Stealth Omicron: Two symptoms ‘not typically seen’ in patients infected with other strains

Omicron sub-variant discussed by infectious disease expert

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The ever-changing nature of Covid has thwarted most pandemic exit strategies to date. Fortunately, however, the World Health Organisation recently reported that the “global circulation of all variants is reportedly declining”. Health experts also predict the virus will soon lose grip, offering hope an end to the COVID-19 crisis may be in sight. But the Omicron Stealth variant is reportedly gaining ground in the UK, asserting dominance. Two symptoms have been reported in connection to the strain, according to recent reports.

Researchers believe Stealth Omicron is driving up rates of COVID-19 infections across the globe, but a lack of unique symptoms means it is hard to differentiate from its predecessors.

Data collated by the Spokane Regional Health District last week, however, said that marked fatigue and dizziness may enable people to distinguish the stealth sub-variant.

The health body’s health officer Francisco Velazquez, told KREM 2 News last week, that reports of the two symptoms are becoming increasingly common in patients infected with the BA.2 variant.

What’s more, reports state that the two symptoms are not typically seen in patients with other variants.

READ MORE: What is Stealth Omicron? Symptoms of new variant to spot as cases soar by 700% in 11 days

The latest statement reinforces earlier reports from Angelique Coetzee, a South African doctor who alerted authorities to Omicron in November 2021.

The health expert had said fatigue and muscle pain could be two of the earliest symptoms of the BA.2 variant.

The variant generally produces cold-like symptoms that can clear within days.

But other key symptoms linked to the strain have included vertigo, according to early reports.

What’s more, early laboratory studies revealed Stealth Omicron contains mutations that make it harder to distinguish from other variants using PCR tests.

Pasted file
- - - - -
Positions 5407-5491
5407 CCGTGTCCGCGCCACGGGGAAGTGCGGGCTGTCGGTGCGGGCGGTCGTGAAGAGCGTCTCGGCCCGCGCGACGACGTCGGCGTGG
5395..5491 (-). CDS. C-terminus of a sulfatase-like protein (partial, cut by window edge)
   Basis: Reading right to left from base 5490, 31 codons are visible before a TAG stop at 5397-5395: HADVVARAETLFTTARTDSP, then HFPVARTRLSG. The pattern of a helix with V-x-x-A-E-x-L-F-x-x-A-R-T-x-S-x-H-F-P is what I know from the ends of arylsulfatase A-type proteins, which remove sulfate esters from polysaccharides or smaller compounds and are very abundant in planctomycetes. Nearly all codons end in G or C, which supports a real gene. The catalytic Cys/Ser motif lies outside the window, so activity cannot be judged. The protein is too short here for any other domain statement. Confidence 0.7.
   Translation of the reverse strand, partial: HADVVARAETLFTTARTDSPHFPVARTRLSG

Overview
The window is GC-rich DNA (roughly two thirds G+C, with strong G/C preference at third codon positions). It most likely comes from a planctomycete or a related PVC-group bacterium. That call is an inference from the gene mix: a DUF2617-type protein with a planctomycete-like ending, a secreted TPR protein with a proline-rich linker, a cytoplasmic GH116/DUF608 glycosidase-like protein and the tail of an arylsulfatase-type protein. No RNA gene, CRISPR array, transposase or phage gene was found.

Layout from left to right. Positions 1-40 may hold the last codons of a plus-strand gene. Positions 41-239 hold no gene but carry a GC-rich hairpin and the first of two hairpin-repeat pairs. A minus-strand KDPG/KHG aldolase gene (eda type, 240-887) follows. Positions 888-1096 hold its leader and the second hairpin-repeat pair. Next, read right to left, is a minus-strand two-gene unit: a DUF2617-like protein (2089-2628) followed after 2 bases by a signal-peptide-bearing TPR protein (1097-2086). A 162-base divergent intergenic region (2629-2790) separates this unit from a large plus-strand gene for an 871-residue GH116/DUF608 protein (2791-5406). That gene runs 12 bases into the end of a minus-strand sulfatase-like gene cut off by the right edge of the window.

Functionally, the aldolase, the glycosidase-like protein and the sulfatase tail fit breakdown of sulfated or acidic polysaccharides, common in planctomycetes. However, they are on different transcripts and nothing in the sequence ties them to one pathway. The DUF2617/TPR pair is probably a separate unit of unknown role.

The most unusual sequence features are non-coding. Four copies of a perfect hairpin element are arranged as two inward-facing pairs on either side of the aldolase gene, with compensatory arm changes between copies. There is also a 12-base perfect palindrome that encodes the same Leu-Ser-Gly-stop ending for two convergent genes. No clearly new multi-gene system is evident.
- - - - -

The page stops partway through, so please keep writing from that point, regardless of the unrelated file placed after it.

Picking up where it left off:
“If [it] is constant or very intense, you should inform your healthcare professional as they may want to do some further investigations.”

Recent reports suggest the novel strain of the variant could be 30 percent more transmissible than the original Omicron.

But other estimations put the increase in transmissibility as high as 60 percent, suggesting it could be substantially more contagious than previous strains.

What’s more, early laboratory studies revealed Stealth Omicron contains mutations that make it harder to distinguish from other variants using PCR tests.

This lack of genomic sequencing means many cases of the new sub-variant could go undetected, according to early research.

It comes as a recent study conducted by researchers in Denmark found that getting BA.2 after infection from the original strain was possible.

The study recorded a total of 187 reinfections from Omicron, including 47 with BA.2 which struck shortly after a bout of the original strain.

Reinfection was most prevalent in younger and unvaccinated individuals, and symptoms reported were mostly mild.

While the variant may be more infectious, however, there is no evidence it causes severe illness, reports Reuters. The study authors noted that while reinfections can occur, they remain rare.

How to avoid infection from Stealth OmicronResearch has consistently shown that a booster vaccine offers the best protection against the novel Omicron variant.

Laboratory findings from the National Institute for Health Research have shown a third dose of the vaccine is necessary to raise antibody levels high enough to neutralise the strain.

The UK Health and Security Agency (UKHSA) has shown two shots of the vaccine offer 13 percent protection against symptomatic illness from BA.2.

The health body, however, states that this protection increases to 70 percent from the two weeks following a booster vaccine.

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